It took a long time for Heiko Hübschmann to find a free date when to meet me for a talk. The owner of the Friedberg recording studio Stereoblue is constantly on the road, always under pressure. Since it's difficult for a recording studio to support a family of four, Hübschmann has expanded his field of activity, overseeing and organizing the German concerts of big acts like Metallica, Beyoncé and many, many others. When we meet in the basement of Gutenbergstr.7 in June 2023, it's high season. "Just one more phone call and we're ready to go, but unfortunately I don't have much time. It's just crazy right now," Hübschmann, who was born in Bad Nauheim in 1979, greets me. I had already asked him for the interview 14 months earlier, when I came across an old article from Stars and Stripes about an American GI who had recorded a record with Hübschmann at Stereoblue on which he had musically and lyrically processed his experiences of the Iraq war. During our first brief conversation, Hübschmann immediately hinted that Josh Revak, the name of the music-making GI, was far from being the only person who walked the few yards from the barracks over to Gutenbergstraße to buy studio time with the versatile sound engineer Hübschmann."I estimate there have been about 50 GI's that have recorded with me over the years. At times, that has accounted for 20% of my orders," the 44-year-old reported. But how exactly did it come about? Hübschmann himself has to rummage a little in his memory. Then a name comes up. "Sam, yes, that was his name, he led a tank brigade. He was the first to approach me." However, Sam himself was not a musician at all. For his time after the military, however, the officer had a career as a music manager in mind. He wanted to start his successful career with a black boygroup that he had cast together in the barracks in Friedberg and Giessen. In tow at the time, Sam had another former GI who was to provide the beats and produce the band at a professional level together with Heiko. "That was Jeffrey Hannah." The boy band, named Groop Theropy, unfortunately remained unsuccessful, despite professional sound, songs that had the makings of a hit and elaborate PR.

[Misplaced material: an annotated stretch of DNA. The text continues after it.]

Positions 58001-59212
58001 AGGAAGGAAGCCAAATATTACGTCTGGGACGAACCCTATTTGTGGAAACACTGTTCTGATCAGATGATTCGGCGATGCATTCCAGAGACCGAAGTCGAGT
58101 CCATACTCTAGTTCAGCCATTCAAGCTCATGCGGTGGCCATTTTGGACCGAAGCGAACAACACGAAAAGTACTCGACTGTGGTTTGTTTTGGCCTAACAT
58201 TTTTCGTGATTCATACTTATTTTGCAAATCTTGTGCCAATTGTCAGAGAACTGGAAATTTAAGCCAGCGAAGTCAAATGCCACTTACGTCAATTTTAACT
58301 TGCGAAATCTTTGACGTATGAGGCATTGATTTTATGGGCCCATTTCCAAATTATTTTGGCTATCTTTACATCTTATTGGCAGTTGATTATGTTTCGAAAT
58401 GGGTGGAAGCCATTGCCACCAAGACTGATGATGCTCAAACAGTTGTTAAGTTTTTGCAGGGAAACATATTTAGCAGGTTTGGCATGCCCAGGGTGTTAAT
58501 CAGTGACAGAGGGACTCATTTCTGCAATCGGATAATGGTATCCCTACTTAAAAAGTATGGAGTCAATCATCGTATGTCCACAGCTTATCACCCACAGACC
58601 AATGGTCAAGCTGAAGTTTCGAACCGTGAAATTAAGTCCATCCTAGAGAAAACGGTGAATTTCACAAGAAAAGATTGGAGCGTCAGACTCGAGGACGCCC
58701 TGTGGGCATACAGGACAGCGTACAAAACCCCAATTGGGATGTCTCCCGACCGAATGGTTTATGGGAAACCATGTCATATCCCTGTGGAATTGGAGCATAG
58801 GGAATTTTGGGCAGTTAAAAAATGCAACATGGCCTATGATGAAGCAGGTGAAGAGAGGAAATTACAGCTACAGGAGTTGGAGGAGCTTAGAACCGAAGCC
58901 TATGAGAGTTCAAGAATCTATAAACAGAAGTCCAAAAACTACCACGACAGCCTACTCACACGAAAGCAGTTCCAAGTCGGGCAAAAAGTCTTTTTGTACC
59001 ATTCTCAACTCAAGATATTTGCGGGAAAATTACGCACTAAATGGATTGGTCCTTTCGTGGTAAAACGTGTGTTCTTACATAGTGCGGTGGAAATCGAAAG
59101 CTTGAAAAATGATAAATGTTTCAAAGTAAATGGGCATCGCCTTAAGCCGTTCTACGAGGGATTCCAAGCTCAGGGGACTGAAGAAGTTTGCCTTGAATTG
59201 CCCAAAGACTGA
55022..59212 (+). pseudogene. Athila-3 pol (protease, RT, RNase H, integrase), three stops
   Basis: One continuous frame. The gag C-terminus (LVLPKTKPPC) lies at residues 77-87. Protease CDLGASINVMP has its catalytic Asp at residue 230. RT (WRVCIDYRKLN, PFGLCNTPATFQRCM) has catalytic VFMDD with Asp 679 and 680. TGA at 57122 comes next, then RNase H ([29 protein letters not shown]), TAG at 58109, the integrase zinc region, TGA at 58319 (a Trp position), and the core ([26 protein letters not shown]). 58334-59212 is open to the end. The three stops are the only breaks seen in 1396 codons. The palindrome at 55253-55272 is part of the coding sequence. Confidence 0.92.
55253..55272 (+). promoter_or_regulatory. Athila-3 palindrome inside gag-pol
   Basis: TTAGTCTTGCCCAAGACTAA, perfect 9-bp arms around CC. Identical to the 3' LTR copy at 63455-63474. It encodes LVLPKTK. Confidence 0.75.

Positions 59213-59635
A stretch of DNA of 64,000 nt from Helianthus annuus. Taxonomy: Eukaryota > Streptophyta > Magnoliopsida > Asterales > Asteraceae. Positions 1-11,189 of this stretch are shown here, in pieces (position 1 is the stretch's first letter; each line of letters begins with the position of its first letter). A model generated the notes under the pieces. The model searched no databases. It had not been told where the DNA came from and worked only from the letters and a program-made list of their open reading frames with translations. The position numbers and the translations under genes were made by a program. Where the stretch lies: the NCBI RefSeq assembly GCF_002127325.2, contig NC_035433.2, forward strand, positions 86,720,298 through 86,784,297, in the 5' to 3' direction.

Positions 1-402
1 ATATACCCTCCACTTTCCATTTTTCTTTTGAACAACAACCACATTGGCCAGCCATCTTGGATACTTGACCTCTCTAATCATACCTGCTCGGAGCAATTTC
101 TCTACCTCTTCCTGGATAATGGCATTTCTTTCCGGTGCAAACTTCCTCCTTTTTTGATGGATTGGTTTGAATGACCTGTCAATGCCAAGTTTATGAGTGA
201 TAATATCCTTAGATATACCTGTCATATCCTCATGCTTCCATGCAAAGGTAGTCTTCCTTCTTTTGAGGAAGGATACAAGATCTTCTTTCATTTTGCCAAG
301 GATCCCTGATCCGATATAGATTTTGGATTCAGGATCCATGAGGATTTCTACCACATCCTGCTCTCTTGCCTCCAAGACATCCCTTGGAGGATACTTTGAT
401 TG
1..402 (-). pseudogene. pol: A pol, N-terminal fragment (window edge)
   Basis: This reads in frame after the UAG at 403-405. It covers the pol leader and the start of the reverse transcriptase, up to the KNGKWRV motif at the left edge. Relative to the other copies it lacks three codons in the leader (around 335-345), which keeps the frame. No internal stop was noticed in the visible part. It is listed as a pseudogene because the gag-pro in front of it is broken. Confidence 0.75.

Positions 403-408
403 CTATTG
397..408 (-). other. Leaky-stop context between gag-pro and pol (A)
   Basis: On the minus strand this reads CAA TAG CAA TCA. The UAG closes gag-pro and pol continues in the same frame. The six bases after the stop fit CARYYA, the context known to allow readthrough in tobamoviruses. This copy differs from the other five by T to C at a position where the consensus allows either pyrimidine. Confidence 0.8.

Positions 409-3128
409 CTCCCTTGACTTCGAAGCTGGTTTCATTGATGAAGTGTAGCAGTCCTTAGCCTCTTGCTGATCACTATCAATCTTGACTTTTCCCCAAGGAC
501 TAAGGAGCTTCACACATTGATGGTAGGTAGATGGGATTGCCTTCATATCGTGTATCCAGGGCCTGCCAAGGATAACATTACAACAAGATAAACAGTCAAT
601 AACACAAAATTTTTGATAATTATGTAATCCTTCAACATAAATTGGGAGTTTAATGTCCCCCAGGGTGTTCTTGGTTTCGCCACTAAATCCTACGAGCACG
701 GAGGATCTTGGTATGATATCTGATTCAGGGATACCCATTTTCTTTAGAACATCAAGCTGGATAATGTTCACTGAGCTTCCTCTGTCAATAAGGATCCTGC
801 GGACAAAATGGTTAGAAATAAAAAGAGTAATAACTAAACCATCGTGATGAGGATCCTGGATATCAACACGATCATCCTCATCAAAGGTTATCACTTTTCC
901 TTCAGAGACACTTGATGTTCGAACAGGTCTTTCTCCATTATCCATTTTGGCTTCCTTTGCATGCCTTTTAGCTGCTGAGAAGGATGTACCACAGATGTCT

What had proven to be extremely productive, however, was the collaboration between Jeff and Heiko. Even without Sam and Groop Theropy, the two continued, dreaming together the dream of the big breakthrough. Jeff supplied the beats, and recruited young black soldiers in the Ray Barracks, with whom they wanted to make the breakthrough together. Heiko, who until then had no great interest in hip hop, worked his way into the material and delivered the appropriate sound at major label level. But not only that - after all, these were special times. The American soldiers, who a few years earlier had been accused of being mainly busy killing time and bringing their pay to the people, had been on tour again and again since 2001, as they say in army jargon - in Kosovo, Afghanistan and finally in Iraq. So were the young musicians Jeff and Heiko worked with regularly. Time and again, work on their careers in civilian life was interrupted by war missions. Back came traumatized, wounded soldiers who wanted to process their experiences in songs. For many of them, Stereoblue was also a place to musically and lyrically process what they had experienced, and Heiko Hübschmann and his colleague Jeff provided the necessary infrastructure and creative support.The fact that you could record at Heiko, and in excellent quality, got around among the white GI's and so there were soon two factions in Stereoblue in the hand - black GI's with interest and skills in the field of hip hop and rap, and the white soldiers, who put their focus more on rock music and country. But not only the musical styles and skin colors differed, but also the expectations associated with their own output. If the white guys (in fact, not one female GI showed up at Stereoblue in all those years) produced more for themselves, their families, friends, etc., the goal of most rap artists was success on the charts, the big breakthrough. They wanted to make it in Germany, in the European market. "They certainly had what it takes," says Hübschmann. Unfortunately, nothing came of any of the up-and-coming young talents of that time. Not one artist could be placed with a major label by the German-American producer team. "That was, after all, the only option at the time." Streaming services, like Spotify, which nowadays allow everyone to release his/her music, didn't exist yet. Indie structures in rap and hip hop were completely different at the time and almost harder to reach than the major record labels. "That really got Jeff down." Both were sure that they were producing at a very high level, in tune with the times, and that it would work. Again and again, promising dynamics began to emerge. One day, for example, the Australian documentary filmmaker George Gittoes appeared in Hübschmann's studio. Gittoes had bypassed the U.S. government's media blackout in Baghdad and had made the film Soundtrack to War there, which was about the importance of music for soldiers deployed in Iraq. The unit Gittoes was traveling with, which he also portrayed, was from Friedberg.